The Korea Herald


Obama imposes fresh sanctions on North Korea

By KH디지털2

Published : March 17, 2016 - 09:55

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U.S. President Barack Obama imposed fresh sanctions on North Korea on Wednesday, further tightening the screws on Pyongyang for its nuclear and missile tests, including the blacklisting of anyone assisting the North over its labor and mineral exports.

"I have now determined that the government of North Korea's continuing pursuit of its nuclear and missile programs ... increasingly imperils the United States and its allies," Obama said in the new executive order. "The order addresses those actions and takes additional steps."

Obama said the new measures target the North's government, not its people, and block the property and interests in property of the government in Pyongyang, its ruling Workers' Party and "any person" helping the regime with its nuclear and missile programs, cyber-attacks, human rights abuses and other illicit activities.

The order carries out both the new U.N. Security Council sanctions resolution and the recently enacted U.S. sanctions law against Pyongyang, and is largely aimed at choking off sources of cash for the regime, including sanctioning exports of the North's mineral resources.

But it also has a new measure, such as the "blocking of the property and interest in property of any person found "to have engaged in, facilitated, or been responsible for the exportation of workers from North Korea, including exportation to generate revenue for the government of North Korea or the Workers' Party."

U.S. President Barack Obama (Yonhap) U.S. President Barack Obama (Yonhap)
Labor exports have increasingly been an important source of foreign money for Pyongyang.

Marzuki Darusman, the U.N. special rapporteur on North Korea's human rights situation, said in a report to the U.N. General Assembly last year that Pyongyang earns between $1.2 billion and $2.3 billion per year from such worker exploitation.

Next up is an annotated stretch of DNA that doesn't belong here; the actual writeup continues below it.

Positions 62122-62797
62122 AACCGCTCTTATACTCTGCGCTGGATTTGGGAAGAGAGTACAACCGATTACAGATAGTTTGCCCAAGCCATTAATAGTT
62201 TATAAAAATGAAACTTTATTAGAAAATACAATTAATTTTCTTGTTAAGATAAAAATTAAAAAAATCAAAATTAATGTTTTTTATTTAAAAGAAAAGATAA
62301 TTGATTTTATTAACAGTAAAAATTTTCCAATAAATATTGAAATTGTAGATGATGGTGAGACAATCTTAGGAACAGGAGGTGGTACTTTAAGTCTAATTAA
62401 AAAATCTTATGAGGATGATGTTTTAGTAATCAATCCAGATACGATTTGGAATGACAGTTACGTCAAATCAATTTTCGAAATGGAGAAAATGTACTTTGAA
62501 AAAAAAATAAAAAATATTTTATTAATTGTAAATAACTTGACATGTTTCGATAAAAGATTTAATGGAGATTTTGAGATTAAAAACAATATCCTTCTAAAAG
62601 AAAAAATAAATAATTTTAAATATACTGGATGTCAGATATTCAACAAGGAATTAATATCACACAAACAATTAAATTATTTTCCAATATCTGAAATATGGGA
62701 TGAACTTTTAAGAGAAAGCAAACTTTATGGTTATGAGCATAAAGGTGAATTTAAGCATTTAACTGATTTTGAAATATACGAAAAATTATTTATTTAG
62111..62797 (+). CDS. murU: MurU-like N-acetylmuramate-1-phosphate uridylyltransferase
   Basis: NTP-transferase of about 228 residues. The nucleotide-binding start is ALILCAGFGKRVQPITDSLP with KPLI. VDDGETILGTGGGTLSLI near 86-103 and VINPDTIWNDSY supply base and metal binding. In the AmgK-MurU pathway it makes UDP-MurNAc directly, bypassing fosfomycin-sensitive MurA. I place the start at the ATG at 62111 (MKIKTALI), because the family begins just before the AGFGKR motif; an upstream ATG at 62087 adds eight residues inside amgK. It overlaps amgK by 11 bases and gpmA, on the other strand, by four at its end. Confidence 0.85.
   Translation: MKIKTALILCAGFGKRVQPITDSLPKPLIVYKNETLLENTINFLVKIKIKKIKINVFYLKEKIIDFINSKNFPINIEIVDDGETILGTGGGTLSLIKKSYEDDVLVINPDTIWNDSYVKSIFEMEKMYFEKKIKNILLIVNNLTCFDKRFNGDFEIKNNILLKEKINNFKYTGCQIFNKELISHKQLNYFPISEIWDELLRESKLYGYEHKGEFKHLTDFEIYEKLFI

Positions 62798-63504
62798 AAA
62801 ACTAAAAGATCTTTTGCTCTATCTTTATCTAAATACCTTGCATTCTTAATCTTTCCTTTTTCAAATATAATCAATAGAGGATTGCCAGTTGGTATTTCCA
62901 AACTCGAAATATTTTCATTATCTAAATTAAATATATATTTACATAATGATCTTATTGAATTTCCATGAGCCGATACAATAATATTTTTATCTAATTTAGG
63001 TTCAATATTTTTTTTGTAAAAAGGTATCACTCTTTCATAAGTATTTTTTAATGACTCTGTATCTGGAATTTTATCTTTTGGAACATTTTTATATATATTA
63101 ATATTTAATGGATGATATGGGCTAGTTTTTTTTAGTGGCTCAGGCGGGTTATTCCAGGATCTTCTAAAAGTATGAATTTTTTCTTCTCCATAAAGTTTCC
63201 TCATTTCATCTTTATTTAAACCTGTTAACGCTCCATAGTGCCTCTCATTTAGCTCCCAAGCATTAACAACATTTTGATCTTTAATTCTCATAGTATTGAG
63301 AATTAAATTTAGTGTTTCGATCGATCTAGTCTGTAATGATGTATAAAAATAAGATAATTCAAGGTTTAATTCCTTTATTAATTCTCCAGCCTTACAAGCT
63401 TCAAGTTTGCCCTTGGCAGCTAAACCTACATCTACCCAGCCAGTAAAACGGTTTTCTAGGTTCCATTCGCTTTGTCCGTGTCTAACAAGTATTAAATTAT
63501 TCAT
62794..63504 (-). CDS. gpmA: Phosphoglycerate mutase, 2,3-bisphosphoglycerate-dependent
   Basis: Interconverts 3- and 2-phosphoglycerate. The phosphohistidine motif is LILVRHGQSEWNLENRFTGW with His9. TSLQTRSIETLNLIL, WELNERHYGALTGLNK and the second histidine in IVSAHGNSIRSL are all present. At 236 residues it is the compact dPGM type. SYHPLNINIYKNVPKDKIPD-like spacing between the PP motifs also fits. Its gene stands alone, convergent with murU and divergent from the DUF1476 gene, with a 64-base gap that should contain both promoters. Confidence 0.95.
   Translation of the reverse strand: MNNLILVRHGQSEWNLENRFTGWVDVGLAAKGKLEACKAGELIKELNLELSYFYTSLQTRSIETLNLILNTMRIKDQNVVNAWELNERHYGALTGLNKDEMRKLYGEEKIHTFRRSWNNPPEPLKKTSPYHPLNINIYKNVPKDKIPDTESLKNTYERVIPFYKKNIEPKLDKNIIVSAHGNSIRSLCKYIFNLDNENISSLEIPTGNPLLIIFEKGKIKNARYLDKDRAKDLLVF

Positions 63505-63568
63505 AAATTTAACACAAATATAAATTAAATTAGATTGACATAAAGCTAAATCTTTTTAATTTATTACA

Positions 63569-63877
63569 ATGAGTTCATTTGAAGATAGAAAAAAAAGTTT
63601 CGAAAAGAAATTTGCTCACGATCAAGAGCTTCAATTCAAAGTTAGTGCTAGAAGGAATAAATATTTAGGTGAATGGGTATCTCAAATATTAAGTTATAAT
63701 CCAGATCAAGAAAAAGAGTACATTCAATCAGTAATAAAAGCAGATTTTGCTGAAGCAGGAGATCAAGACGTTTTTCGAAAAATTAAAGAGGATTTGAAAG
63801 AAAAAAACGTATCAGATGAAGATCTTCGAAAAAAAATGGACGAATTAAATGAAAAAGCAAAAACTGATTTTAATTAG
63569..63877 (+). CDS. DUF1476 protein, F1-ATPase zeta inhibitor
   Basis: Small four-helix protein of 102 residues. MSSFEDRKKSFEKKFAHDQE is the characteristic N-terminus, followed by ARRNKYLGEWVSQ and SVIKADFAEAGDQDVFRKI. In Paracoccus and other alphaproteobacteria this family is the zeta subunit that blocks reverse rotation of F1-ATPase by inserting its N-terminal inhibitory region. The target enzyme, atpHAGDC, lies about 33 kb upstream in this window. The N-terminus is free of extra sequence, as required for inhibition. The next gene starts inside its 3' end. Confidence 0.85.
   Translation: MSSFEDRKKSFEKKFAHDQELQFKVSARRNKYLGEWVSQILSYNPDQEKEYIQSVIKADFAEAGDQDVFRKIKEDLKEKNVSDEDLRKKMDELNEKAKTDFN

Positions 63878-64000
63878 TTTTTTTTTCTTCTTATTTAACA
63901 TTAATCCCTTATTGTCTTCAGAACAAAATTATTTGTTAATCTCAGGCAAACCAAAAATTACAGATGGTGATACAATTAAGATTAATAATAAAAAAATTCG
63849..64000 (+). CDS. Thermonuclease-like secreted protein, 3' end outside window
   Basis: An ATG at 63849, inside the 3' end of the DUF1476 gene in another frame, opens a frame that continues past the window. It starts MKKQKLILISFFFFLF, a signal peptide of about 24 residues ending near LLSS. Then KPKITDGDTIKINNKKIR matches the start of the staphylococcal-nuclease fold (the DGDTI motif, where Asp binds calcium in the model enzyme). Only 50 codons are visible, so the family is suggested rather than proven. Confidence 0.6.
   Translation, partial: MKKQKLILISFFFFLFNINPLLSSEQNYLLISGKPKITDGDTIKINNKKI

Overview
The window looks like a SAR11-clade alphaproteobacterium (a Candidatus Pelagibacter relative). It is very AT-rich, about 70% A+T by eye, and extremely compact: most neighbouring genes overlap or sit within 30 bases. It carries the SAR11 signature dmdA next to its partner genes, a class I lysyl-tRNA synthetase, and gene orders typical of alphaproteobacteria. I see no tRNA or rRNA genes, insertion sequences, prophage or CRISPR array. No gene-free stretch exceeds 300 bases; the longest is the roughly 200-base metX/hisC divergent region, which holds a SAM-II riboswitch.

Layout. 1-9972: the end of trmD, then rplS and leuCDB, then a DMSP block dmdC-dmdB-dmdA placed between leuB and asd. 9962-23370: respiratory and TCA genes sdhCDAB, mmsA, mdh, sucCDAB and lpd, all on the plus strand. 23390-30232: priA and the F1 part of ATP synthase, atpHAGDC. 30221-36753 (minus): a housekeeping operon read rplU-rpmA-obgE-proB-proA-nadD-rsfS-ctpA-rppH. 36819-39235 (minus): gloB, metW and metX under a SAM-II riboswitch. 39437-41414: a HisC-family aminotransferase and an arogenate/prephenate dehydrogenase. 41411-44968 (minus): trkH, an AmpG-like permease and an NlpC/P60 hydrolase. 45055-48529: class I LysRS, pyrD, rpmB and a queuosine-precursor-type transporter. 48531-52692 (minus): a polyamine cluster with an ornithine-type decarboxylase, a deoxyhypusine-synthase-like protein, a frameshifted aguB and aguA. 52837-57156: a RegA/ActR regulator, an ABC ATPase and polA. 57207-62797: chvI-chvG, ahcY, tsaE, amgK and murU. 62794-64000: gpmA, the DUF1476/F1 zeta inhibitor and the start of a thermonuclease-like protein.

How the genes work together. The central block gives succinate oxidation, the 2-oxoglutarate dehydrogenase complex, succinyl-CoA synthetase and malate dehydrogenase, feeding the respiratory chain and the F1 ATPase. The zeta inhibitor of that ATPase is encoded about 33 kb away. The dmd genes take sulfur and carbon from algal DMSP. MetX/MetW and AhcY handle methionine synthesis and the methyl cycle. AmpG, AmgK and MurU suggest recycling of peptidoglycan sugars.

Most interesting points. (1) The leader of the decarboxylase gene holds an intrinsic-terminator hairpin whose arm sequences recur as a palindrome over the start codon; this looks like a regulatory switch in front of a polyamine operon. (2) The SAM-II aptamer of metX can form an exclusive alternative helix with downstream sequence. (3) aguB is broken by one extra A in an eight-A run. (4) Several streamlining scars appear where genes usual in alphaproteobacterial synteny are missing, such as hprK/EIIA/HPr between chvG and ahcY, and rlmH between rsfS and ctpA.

About 50,000 North Koreans are believed to be toiling overseas, mainly in the mining, logging, textile and construction industries, the report said. Such workers earn on average $120-150 per month while employers pay significantly higher amounts to the North's government, it said.

They are also forced to work sometimes up to 20 hours per day, with only one or two rest days per month, and health and safety measures are often inadequate, the report said. Workers are given insufficient daily food rations, it said.

"Today, the president issued an executive order imposing robust new sanctions on North Korea," White House press secretary Josh Earnest said. "These actions are consistent with our longstanding commitment to apply sustained pressure on the North Korean regime."

The U.S. and the global community will not tolerate North Korea's illicit nuclear and ballistic missile activities, and we will continue to impose costs on North Korea until it comes into compliance with its international obligations, Earnest said.

Under the executive order, the Treasury Department blacklisted two North Korean officials, 15 companies and 30 vessels, largely in accordance with the U.N. Security Council sanctions. But North Korean leader Kim Jong-un was not among them.

The two sanctioned officials are Ri Won-ho and Jo Yong-chol, officials of the North's Ministry of State Security stationed in Egypt and Syria, respectively. Both were accused of facilitating the North's Mining Development Trading Corporation's business in the two countries, the department said.

"President Obama's new Executive Order and the Treasury's simultaneous designations reflect the United States' commitment to holding North Korea accountable for its destabilizing actions," said Adam J. Szubin, acting under secretary for terrorism and financial intelligence.

"These actions implement both the unanimous UNSCR approved earlier this month as well as recent bipartisan sanctions legislation on North Korea. We will work closely with our international partners to continue in a strong and unambiguous way to pressure North Korea to abandon its illicit nuclear and ballistic missile programs," he said. (Yonhap)